Those of you who follow this blog or have cooked with me know how seriously I take the issue of pesticides, hormones, antibiotics, artificial colors and other synthetic additives in our food and water supply. By the day, the link between these chemicals and the explosion of chronic diseases, especially in children, is becoming more difficult to deny.

Last month, to demonstrate how strongly I believe we must limit these chemicals, I personally matched the first $1,000 that was donated to the Pesticide Action Network (PAN)—an organization doing essential policy work on our behalf—through a special link on PAN's website.

The match was a success; 33 people donated close to $2,000! Thank you to everyone who gave!

Even though my matching commitment was met, the link to give is still active. Click here to make a donation to PAN; every dollar is important in helping to fight the corporate and political interests that seem to relish making bushels of money at the expense of our health.

To read more about PAN's work, click here.

Thursday, June 9, 2011

FDA Suspends Use of Roxarsone, a Drug for Chickens

There's a lot of stuff in our food and much of it—pesticides, hormones, antibiotics, feed components—never appears on ingredient lists.

One invisible ingredient many of us have been eating unknowingly since the 1940s is 3-Nitro® (Roxarsone), Pfizer's arsenic-based drug administered to many of our chickens.

But, courtesy of the Food and Drug Administration, the drug's use will end next month. From the FDA website:

"FDA announced that Alpharma, a subsidiary of Pfizer Inc, will voluntarily suspend sale of the animal drug 3-Nitro® (Roxarsone) in response to a new FDA study of 100 broiler chickens that detected inorganic arsenic, a known carcinogen, at higher levels in the livers of chickens treated with the drug 3-Nitro® (Roxarsone) than in untreated chickens."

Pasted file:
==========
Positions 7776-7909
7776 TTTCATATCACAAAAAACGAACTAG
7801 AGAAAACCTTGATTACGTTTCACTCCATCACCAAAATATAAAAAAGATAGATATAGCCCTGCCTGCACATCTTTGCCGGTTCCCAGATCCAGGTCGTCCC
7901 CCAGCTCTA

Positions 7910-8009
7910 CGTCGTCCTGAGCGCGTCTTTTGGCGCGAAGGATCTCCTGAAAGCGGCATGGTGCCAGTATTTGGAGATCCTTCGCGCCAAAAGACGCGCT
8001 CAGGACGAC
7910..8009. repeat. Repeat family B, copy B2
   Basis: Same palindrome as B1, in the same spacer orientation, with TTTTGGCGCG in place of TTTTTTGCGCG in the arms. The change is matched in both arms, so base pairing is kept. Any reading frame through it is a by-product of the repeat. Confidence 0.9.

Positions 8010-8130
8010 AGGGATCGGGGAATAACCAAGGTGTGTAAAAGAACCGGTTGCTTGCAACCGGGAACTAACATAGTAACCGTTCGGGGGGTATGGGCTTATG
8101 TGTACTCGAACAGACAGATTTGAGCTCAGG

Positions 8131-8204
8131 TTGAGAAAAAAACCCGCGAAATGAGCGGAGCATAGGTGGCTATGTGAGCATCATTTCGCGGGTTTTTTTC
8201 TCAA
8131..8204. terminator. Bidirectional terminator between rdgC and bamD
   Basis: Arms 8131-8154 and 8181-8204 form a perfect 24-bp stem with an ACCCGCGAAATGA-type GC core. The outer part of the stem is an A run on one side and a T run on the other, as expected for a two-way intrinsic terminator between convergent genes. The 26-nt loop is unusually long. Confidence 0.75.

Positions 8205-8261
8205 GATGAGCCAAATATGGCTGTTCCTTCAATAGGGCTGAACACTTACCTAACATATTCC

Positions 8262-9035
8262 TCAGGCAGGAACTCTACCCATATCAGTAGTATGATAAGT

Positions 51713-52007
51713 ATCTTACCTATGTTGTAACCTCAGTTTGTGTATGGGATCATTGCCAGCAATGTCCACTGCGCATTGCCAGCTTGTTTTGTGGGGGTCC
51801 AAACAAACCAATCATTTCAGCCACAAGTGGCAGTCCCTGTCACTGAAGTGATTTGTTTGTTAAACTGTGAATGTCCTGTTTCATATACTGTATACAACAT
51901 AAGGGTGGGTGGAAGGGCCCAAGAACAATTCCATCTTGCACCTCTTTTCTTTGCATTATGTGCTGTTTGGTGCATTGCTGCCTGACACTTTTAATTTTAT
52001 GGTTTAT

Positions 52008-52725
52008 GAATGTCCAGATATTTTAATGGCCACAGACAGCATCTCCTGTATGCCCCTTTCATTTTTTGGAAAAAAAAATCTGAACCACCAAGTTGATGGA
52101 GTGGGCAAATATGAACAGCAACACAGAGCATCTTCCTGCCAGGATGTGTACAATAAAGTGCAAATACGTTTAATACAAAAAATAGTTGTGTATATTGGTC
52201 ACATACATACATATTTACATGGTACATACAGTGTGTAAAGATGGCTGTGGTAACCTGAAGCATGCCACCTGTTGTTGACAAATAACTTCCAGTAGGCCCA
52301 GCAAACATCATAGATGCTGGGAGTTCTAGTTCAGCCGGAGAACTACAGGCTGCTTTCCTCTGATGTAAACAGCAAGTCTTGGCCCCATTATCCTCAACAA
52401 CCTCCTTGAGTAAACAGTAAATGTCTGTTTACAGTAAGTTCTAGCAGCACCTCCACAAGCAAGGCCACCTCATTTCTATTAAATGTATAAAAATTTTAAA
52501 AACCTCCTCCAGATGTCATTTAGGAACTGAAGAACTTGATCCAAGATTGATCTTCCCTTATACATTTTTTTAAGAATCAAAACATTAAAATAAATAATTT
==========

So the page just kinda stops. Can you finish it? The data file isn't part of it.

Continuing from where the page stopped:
Organic arsenic, which is not carcinogenic, is the arsenic used in Roxarsone. The thought is that it somehow synthesizes into toxic inorganic arsenic after being given to chickens. For an inside look at how some of our tax dollars are spent, click here to read the FDA's "Questions and Answers Regarding 3-Nitro (Roxarsone)," a detailed explanation of a process that doesn't happen that often anymore.

According to the New York Times article about the removal:
"The F.D.A. once routinely conducted its own studies of animal and human drugs, but limited budgets led the agency to eliminate much of its scientific and laboratory capacity over the years. The roxarsone study is a triumph for agency scientists but one unlikely to be repeated very often. The agency asked for $183 million in additional funds for food safety efforts next year, but House Republicans have instead proposed cutting $87 million."
Being treaded on once every few weeks may not be the worst of things.

Wednesday, June 8, 2011

The EWG Asks: Why Are Sunscreens Unsafe?

Another Wild West that consumers have to deal with? Sunscreens. (Click here to read a past post I wrote about sunscreens.)

The Environmental Working Group helps us wade through the confusion with its
sunscreen guide. Click here to learn more.

Also, I just received this email from EWG and signed the petition:
Why doesn't the government ensure that [sunscreens] are safe?